Kenyan athletes might have dominated in the World Marathon Majors but its Mary Keitany’s performance at the London Marathon on April 23 that stood out.
Keitany won her third London Marathon crown, setting a new world record (women only) at 2:17:01, shaving of Paula Radcliffe’s record by 41 seconds, which she set at the 2005 London.
Keitany gave the call to national duty at the World Championships a miss, opting to go for her fourth consecutive New York City Marathon title on November 5.
She, however, fail to successfully defend her title finishing second in 2:17:01, to Shalane Flanagan (2:26:53) from the USA.
The result saw Keitany win her third women’s Association of International Marathons and Distance Races (AIMS) Award.
A new star was born when Kenya’s Daniel Wanjiru made it yet another double for Kenya, following Keitany’s exploits with victory in the men’s race in 2:05:49, beating Ethiopian Kenenisa Bekele to second place.
World Half Marathon champion Geoffrey Kamworor, who is also the World Cross Country king, asserted himself as a master of all surface to win his maiden marathon at New York City in 2:10:53 seconds.
Away from Keitany’s exploits in London, there was another interesting attempt by Olympic Marathon champion Eliud Kipchoge to run a first sub-two-hour assisted marathon, in the Nike Breaking2 project on the Monza Formula 1 on May 6.
Kipchoge may have failed in his bid, finishing the attempt in 2:00:25, but the race caught the imagination of the world what with the possibility of the full marathon being covered in less than two hours soon.
Kipchoge would later claim his eighth marathon victory from his nine appearances when he won Berlin Marathon on September 24 in a world-leading time of 2:03:32, failing to break the World Record of 2:02:57 held by Dennis Kimetto.
It was Kipchoge second win in Berlin after 2015. The performance saw Kipchoge win men’s Association of International Marathons and Distance Races (AIMS) Award for the third consecutive year.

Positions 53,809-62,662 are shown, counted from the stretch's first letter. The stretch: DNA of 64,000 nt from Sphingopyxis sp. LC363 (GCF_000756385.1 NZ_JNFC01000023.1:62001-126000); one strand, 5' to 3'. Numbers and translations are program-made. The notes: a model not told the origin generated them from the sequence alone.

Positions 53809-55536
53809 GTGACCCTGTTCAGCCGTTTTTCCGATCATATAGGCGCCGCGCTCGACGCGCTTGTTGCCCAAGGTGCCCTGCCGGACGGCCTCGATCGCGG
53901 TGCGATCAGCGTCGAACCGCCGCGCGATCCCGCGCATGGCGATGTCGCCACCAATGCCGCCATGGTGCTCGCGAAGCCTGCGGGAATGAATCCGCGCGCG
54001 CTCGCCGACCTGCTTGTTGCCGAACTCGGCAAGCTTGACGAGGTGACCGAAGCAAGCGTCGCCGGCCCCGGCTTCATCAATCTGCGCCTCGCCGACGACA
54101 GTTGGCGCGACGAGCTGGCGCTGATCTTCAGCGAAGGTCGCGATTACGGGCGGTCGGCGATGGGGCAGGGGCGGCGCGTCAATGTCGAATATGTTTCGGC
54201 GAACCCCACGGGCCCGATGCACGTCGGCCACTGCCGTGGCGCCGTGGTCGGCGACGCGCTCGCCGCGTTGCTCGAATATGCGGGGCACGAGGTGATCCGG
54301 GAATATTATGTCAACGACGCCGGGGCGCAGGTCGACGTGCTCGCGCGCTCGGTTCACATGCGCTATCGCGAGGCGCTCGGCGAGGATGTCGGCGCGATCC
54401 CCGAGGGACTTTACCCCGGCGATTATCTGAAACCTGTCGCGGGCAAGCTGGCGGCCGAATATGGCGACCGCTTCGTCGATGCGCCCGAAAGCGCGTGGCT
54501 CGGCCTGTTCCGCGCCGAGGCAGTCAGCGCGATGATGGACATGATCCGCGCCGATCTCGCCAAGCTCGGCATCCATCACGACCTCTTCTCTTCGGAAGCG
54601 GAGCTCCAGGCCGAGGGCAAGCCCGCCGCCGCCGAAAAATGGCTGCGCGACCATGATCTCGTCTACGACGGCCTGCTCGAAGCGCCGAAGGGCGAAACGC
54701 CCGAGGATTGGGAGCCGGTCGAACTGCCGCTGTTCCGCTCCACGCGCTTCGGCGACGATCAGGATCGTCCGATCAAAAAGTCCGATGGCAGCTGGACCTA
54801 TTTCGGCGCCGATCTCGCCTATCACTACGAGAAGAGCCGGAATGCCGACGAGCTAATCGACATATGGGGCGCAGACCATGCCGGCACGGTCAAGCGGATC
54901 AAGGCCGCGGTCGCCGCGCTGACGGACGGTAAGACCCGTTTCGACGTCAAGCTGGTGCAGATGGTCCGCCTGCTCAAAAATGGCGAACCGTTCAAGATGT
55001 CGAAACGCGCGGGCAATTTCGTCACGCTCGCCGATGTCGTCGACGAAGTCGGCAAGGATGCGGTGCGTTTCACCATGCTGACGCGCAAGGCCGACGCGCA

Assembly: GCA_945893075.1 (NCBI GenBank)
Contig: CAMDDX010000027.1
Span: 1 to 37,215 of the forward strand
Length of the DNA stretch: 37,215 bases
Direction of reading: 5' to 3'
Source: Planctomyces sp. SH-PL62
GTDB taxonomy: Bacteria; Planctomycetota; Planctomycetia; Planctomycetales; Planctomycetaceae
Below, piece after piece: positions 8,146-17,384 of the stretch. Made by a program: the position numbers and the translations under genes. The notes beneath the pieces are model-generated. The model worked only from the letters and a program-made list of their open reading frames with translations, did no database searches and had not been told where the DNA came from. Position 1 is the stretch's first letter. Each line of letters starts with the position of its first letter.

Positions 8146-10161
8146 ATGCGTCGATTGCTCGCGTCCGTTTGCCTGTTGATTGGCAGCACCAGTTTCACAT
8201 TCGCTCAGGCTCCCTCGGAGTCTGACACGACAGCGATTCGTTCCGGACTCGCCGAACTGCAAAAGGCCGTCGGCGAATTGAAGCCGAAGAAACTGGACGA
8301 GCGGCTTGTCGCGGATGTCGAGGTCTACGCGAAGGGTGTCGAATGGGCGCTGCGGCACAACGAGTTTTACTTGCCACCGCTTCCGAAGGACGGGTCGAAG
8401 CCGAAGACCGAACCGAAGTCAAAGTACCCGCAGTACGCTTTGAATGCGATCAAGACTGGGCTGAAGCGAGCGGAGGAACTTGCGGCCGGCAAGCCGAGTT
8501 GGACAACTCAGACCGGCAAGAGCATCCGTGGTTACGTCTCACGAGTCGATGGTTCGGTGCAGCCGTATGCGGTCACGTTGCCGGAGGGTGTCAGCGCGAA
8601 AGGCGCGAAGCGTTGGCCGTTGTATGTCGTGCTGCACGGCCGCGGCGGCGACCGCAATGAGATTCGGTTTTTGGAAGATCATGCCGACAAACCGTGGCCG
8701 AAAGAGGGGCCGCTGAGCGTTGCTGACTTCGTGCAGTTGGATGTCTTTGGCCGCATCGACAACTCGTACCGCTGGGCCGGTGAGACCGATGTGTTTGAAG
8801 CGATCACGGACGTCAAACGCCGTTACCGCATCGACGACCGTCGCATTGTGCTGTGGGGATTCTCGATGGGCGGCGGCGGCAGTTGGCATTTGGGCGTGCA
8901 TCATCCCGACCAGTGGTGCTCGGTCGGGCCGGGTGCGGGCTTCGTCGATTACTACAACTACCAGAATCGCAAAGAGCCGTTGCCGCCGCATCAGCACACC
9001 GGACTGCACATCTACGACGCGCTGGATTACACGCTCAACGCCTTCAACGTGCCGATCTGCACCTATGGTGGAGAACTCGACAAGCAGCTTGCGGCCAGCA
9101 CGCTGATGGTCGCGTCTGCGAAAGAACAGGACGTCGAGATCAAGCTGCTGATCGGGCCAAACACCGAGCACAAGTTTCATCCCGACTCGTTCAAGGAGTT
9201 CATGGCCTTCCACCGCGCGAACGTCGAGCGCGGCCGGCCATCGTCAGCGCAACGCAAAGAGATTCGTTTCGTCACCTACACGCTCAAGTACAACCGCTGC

Gladys Cherono returned from injury to reclaim the Berlin Marathon women’s title in 2:20:23, her second victory in the city after 2015.
Back on February 26, former world marathon record holder Wilson Kipsang and little known Sarah Chepchirchir swept to emphatic course record breaking victories at Tokyo Marathon.
Kipsang, who was targeting to reclaim his world record, found himself running the last 7km alone after breaking away from the 2014 winner Dickson Chumba to triumph in 2:03:58.
Chepchirchir won the women’s race also in the fastest time on Japanese soil of 2:19:47.
Geoffrey Kirui and two times former World marathon champion Edna Kiplagat led yet another Kenyan sweep in just a week when they won men and women’s races at the 121st edition of Boston Marathon on April 17.
Kirui, the 2014 World Junior 10,000m champion claimed his first major title when he broke away from Olympic marathon bronze medallist American Galen Rupp with less than five kilometres to go to triumph in 2:09:37.
Kirui completed a Kenyan sweep just after Kiplagat, the 2011 and 2013 World marathon champion, won the women’s race in 2:21:53, beating Kenya-born Rose Chelimo from Bahrain to second in 2:22:51.
Kirui went on to win the world title four months later in London where Chelimo took revenge against Kiplagat to win the women’s race.
Of the big city races, it’s only in Chicago Marathon where Kenyans failed to win with defending champion Abel Kirui settling for second place, losing to American Gulen Rupp as Birgid Kosgey also came second behind Ethiopian Tirunesh Dibaba.
Thought not part of the WMM, Kenyans performed well in other marathon races like Frankfurt and Paris.
Olympic 5,000m champion Vivian “Pocket Rocket” Cheruiyot announced her entry into marathon’s big league with an emphatic maiden victory at Mainova Frankfurt Marathon on October 29 in 2:23:35.
Paris Marathon on April 9 turned into a good love story when Kenyan couple Paul Lonyangata and Purity Rionoripo stormed to victories. Lonyangata recorded his biggest career success when he claimed the men’s race in 2:06:10 while Rionoripo swept to victory in the women’s race in a new course record time of 2:20:55.
Kenya’s Joyciline Jepkosgei was another fairy-tale story in half marathon and road races.
The 23-year-old needed only six months and three weeks to obliterate her own world half marathon record, coasting to victory at Valencia Trinidad Alfonso in 1 hour, 04 minutes and 51 seconds on October 22.
Jepkosgei had on April 1 set a new world half marathon record of 1:04:52.